Middle School Students’ Programming Skills Tested in Orbit

Students and their sponsors gather for a commemorative photo in the Center for Space Education at NASA’s Kennedy Space Center in Florida after participating in the finals of the Zero Robotics Middle School Summer Program national championship.
Students and their sponsors gather for a commemorative photo in the Center for Space Education at NASA’s Kennedy Space Center in Florida after participating in the finals of the Zero Robotics Middle School Summer Program national championship. Photo credit: NASA/Cory Huston

Teams of middle school-aged students from across the state of Florida gathered at NASA’s Kennedy Space Center on Friday, Aug. 11, to see their robot-programming skills put to the test aboard the International Space Station. The occasion: the finals of the Zero Robotics Middle School Summer Program national championship.

Students and sponsors hear from astronauts aboard the International Space Station on a big screen in the Center for Space Education at NASA’s Kennedy Space Center in Florida.The five-week program allows rising sixth- through ninth-graders to write programs for small satellites called SPHERES (Synchronized, Position, Hold, Engage, Reorient, Experimental Satellites). Finalists saw their code tested using SPHERES on the space station, with the assistance of astronauts living and working aboard the orbiting observatory.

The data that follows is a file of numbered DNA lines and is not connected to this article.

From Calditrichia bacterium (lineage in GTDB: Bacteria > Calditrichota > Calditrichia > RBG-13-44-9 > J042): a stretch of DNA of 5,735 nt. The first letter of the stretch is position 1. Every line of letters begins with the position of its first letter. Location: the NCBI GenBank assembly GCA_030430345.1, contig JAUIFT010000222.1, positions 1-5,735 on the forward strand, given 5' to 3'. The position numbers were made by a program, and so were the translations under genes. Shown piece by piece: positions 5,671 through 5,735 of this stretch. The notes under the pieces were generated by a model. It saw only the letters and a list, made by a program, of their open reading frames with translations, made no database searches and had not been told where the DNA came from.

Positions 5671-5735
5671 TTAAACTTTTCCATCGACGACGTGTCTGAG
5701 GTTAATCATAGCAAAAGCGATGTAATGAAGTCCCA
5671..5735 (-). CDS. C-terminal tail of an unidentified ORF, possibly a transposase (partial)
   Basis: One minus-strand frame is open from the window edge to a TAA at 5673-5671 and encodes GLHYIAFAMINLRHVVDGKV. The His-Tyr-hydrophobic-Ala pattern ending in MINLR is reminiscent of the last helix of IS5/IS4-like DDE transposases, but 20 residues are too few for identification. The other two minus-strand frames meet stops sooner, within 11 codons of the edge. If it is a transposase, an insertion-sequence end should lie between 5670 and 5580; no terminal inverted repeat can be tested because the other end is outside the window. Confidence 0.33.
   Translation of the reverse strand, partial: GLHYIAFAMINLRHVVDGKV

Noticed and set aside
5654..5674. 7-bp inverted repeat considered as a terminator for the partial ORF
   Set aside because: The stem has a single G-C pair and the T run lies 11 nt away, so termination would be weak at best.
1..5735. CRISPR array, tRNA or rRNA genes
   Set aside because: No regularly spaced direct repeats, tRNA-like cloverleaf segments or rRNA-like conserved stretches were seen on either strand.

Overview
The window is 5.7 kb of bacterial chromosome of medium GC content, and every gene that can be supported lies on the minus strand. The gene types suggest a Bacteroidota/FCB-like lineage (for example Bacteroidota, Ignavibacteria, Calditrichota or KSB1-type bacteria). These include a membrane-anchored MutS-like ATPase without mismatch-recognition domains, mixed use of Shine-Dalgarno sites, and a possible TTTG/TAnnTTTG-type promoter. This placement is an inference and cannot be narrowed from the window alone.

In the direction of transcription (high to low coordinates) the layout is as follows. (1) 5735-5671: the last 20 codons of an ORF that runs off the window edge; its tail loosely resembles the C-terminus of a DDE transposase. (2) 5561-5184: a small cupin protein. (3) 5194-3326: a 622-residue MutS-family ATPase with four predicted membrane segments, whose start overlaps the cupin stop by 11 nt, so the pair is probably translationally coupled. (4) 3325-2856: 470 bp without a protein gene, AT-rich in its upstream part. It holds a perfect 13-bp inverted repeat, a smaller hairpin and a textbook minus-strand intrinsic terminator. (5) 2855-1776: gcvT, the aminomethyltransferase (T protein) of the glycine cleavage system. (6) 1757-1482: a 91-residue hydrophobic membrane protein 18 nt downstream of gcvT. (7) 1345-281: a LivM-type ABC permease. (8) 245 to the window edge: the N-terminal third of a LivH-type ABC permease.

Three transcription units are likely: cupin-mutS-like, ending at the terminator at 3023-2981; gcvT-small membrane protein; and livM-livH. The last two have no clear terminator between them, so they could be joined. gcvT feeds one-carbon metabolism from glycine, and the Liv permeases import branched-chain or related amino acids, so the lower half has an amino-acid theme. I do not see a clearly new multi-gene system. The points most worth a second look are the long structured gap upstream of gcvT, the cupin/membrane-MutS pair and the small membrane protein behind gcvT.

A middle-school student high-fives a Star Wars character from the 501st Legion in the Center for Space Education at NASA’s Kennedy Space Center in Florida.Adding to the fun were Sphero off-the-shelf programmable robots available for practice, a quantum levitation demonstration and a visit from Star Wars characters from the 501st Legion.

A total of 13 teams representing two countries and 12 states took part in the competition, with the winners hailing from West Virginia and Idaho.

Photos at right: Students and sponsors hear from astronauts aboard the International Space Station, shown on a big screen (top); a student high-fives a Star Wars character from the 501st Legion (bottom). Photo credits: NASA/Cory Huston

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